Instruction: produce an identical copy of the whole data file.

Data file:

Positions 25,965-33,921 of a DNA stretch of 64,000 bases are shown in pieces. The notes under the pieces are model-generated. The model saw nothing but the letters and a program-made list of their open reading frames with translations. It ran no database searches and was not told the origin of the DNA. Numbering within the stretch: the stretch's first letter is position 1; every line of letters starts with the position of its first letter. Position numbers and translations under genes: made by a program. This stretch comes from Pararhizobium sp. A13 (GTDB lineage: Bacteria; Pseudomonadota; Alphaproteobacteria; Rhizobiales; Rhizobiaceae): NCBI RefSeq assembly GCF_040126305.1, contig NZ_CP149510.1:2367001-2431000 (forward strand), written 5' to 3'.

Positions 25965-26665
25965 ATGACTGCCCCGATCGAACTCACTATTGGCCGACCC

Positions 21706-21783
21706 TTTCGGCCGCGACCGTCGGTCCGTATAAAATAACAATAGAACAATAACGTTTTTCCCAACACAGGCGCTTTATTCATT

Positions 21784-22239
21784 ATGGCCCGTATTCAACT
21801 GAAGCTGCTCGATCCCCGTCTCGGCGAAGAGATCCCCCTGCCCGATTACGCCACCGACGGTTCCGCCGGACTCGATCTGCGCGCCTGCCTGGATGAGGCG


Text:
Positions 25,965-33,921 of a DNA stretch of 64,000 bases are shown in pieces. The notes under the pieces are model-generated. The model saw nothing but the letters and a program-made list of their open reading frames with translations. It ran no database searches and was not told the origin of the DNA. Numbering within the stretch: the stretch's first letter is position 1; every line of letters starts with the position of its first letter. Position numbers and translations under genes: made by a program. This stretch comes from Pararhizobium sp. A13 (GTDB lineage: Bacteria; Pseudomonadota; Alphaproteobacteria; Rhizobiales; Rhizobiaceae): NCBI RefSeq assembly GCF_040126305.1, contig NZ_CP149510.1:2367001-2431000 (forward strand), written 5' to 3'.

Positions 25965-26665
25965 ATGACTGCCCCGATCGAACTCACTATTGGCCGACCC

Positions 21706-21783
21706 TTTCGGCCGCGACCGTCGGTCCGTATAAAATAACAATAGAACAATAACGTTTTTCCCAACACAGGCGCTTTATTCATT

Positions 21784-22239
21784 ATGGCCCGTATTCAACT
21801 GAAGCTGCTCGATCCCCGTCTCGGCGAAGAGATCCCCCTGCCCGATTACGCCACCGACGGTTCCGCCGGACTCGATCTGCGCGCCTGCCTGGATGAGGCG